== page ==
Because you spend so many of your waking hours at work and because the MBA is the vehicle you are choosing to use to drive your career forward, you may naturally believe that your professional experiences are all that matter to the admissions committees. Don’t get us wrong: you need to have (and share) strong professional stories, but top-tier business schools are looking for much more than just examples of professional excellence. If you discuss only your work experiences in your application, you will present yourself as a one-dimensional character, and today’s managers need to demonstrate that they can handle a multitude of tasks, situations and personalities—both inside and outside the workplace.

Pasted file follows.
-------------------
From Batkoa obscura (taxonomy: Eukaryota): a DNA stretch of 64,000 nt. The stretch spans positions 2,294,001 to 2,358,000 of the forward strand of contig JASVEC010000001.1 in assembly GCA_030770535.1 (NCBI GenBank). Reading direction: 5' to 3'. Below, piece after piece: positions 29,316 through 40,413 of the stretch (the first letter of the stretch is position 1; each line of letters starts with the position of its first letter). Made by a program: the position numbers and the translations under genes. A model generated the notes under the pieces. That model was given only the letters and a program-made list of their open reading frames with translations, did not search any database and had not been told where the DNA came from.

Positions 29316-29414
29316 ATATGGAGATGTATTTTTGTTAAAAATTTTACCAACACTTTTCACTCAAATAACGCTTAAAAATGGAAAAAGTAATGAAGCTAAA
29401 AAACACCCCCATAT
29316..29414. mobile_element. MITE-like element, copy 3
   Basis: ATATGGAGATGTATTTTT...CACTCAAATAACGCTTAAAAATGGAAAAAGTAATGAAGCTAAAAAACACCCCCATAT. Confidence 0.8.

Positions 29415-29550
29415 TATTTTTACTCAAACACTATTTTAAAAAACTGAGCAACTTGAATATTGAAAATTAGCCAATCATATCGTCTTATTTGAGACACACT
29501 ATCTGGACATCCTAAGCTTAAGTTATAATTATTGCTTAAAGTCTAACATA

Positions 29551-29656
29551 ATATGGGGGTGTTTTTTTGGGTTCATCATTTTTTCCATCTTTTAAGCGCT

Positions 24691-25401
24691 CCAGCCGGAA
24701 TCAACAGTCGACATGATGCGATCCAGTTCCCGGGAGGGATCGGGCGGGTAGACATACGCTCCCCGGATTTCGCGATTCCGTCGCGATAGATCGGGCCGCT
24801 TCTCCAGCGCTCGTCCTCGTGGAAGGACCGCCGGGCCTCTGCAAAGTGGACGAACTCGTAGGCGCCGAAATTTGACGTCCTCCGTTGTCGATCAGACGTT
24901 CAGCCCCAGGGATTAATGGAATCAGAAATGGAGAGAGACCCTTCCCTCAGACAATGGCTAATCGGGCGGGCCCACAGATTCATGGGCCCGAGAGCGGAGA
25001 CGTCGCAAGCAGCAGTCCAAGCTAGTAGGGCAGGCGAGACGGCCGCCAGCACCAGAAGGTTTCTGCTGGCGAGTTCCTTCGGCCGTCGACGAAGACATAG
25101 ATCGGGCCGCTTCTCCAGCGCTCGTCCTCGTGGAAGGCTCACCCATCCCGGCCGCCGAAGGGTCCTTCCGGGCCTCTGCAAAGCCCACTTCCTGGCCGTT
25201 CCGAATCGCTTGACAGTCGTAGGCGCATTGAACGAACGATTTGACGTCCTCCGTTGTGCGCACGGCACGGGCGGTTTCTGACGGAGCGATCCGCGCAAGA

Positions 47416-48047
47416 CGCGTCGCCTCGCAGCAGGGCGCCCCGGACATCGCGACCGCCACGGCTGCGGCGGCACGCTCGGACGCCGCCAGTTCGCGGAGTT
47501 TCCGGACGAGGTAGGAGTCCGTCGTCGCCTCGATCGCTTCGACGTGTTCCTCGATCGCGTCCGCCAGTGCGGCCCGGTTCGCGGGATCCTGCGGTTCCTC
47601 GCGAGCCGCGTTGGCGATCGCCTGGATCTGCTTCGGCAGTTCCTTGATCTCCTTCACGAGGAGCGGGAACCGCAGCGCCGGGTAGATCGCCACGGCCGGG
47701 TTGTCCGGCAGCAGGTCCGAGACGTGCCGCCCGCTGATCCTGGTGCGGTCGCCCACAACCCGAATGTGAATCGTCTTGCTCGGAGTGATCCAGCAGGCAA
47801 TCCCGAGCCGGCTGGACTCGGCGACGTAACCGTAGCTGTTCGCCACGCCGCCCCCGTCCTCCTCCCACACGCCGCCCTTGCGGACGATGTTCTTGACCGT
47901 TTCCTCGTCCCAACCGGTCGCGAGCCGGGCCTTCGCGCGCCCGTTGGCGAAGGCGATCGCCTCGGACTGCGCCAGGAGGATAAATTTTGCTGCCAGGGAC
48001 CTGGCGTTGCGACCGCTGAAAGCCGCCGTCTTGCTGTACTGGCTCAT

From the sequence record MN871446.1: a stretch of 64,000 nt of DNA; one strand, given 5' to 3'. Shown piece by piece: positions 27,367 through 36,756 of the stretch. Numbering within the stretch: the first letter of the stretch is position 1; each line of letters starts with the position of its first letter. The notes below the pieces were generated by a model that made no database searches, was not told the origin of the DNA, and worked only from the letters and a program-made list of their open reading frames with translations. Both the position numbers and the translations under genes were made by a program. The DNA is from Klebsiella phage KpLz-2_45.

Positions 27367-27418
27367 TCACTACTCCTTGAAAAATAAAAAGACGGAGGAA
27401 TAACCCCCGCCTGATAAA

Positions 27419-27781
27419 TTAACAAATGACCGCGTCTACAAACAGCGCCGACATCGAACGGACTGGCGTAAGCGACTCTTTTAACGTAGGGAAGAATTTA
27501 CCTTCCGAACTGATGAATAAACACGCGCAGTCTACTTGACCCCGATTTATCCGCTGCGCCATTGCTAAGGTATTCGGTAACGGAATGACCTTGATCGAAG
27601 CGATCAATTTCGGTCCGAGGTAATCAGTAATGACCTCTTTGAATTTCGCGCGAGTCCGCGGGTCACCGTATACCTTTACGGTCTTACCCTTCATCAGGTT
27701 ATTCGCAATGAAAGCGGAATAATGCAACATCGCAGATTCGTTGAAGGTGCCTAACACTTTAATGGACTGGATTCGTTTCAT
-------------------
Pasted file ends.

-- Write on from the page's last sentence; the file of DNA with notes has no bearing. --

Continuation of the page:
At the end of the year, we at mbaMission post an offer on our blog to review 20 applications, submitted by candidates who did not use our services and who did not receive an offer of admission from a single program of their choice. We find that the most common error committed by these applicants is that they discussed only their work accomplishments and gave no sense of who they truly are as well-rounded human beings. Although professional accomplishments definitely have a place in your applications, do not go overboard and focus on this one aspect of your candidacy to the exclusion of all else—balance is crucial. To the best of your ability, strive to offer a mix of accomplishments from the professional, community and personal fields. Your goal is to keep the reader learning about you with each essay. A diversity of stories will reveal that you have the skills to accomplish a great deal in many different fields and circumstances, which is the hallmark of a modern general manager.